Melbourne Cup deaths spark calls for change

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MELBOURNE: The death of Melbourne Cup favourite Admire Rakti reignited calls yesterday for a ban on whips as initial autopsy results showed the champion Japanese galloper suffered acute heart failure.

Admire Rakti, a seven-year-old, collapsed and died in his stall after fading badly on the final stretch of Australia’s premier race on Monday, won by Germany’s Protectionist.

Another runner, Araldo, was put down after injuring a hind leg when spooked by a flag being waved in the crowd as he returned to the mounting yard.

The Coalition for the Protection of Racehorses, which says 125 horses died on Australian tracks between Aug 1 last year and July 31 this year, said horses were being pushed too hard and called for a ban on the use of whips by jockeys.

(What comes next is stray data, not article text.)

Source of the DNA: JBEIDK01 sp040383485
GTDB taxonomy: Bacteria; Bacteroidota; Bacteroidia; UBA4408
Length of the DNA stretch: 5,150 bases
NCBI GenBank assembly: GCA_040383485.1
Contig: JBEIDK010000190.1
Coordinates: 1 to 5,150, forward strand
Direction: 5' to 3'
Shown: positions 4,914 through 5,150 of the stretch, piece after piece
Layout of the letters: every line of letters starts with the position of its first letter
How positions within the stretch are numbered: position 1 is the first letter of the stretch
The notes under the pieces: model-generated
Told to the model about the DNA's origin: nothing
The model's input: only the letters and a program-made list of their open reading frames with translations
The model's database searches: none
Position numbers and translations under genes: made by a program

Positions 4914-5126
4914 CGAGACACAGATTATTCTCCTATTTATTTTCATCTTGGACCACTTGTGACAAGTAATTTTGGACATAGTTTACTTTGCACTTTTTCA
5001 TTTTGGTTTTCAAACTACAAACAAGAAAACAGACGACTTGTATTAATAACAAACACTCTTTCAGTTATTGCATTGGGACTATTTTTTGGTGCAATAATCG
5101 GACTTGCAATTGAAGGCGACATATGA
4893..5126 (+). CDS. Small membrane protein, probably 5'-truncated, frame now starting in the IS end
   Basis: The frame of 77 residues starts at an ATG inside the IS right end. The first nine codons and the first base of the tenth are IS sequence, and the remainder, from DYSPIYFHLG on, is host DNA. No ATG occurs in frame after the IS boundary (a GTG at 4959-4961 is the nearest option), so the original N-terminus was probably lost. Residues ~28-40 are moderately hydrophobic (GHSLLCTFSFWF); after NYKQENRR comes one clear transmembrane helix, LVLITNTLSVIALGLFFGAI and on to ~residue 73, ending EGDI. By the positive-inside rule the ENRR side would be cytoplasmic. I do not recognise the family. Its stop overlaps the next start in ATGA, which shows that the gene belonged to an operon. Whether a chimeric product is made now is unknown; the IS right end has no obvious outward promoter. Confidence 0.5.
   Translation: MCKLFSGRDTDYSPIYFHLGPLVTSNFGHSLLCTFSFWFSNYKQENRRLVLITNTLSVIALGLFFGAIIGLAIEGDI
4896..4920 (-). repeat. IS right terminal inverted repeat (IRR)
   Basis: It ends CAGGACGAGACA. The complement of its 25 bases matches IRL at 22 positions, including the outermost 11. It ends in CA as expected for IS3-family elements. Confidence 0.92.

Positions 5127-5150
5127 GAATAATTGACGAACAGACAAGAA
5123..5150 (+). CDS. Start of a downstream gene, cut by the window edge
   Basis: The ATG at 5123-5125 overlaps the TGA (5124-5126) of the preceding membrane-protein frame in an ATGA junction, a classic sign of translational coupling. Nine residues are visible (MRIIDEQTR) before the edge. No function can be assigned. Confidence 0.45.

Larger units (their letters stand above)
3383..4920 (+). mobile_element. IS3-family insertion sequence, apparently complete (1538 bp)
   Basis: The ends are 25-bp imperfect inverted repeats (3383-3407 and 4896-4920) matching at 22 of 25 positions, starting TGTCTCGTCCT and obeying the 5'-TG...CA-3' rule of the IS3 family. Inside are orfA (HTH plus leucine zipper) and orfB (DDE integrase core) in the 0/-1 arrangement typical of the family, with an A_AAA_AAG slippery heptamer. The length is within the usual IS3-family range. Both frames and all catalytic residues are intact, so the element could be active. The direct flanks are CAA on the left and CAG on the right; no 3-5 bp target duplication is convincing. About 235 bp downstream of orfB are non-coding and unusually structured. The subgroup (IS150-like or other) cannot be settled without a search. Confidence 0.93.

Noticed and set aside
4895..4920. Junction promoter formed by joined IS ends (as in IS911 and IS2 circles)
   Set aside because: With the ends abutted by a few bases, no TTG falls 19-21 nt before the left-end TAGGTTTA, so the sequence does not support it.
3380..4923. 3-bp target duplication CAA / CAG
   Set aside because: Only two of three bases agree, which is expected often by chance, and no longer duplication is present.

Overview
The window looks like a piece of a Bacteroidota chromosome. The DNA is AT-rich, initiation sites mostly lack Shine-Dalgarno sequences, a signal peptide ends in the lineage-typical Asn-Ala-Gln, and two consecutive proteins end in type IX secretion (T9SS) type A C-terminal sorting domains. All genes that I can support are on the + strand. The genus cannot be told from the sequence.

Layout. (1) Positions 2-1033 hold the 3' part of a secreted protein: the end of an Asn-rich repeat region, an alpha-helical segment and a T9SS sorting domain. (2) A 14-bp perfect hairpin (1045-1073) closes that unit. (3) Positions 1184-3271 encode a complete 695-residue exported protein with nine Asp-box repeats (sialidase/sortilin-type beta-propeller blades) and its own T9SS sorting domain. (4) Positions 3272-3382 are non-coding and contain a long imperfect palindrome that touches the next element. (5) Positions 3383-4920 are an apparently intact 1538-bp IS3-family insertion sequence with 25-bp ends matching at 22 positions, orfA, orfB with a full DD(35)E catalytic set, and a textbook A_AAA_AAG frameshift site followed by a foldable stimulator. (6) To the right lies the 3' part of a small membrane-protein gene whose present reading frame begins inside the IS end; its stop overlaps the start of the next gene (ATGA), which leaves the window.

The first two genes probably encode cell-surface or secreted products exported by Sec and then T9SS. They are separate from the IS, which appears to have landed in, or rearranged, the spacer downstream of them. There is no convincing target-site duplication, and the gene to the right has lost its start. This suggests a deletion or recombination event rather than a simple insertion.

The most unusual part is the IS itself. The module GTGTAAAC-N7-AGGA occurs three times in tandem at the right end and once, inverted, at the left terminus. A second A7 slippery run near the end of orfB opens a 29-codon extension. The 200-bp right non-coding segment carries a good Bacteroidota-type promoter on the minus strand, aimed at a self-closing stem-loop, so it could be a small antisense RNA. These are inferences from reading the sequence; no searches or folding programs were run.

“We believe that pushing horses beyond their physical limits through use of the whip, and racing horses while under-developed at two years of age, are significant factors as to why horses break down on the racetrack,” spokesman Ward Young said.

“We’re calling on the racing industry to start running whip free races and phase out two-year-old racing.”

Animal welfare group RSPCA said the deaths were a “stark reminder” of the damage the sport can have on horses.

Racing Victoria’s chief veterinarian Brian Stewart denied excessive whipping was a factor in Admire Rakti’s death. He told SEN radio yesterday that initial autopsy results conducted at the University of Melbourne showed that Admire Rakti suffered from heart failure. — AFP

Araldo (left) which was ridden by Dwayne Dunn being spooked by a patron waving a flag as the horses return to scale after racing in the Melbourne Cup. Photo by AFP.

This article first appeared in The Edge Financial Daily, on November 6, 2014.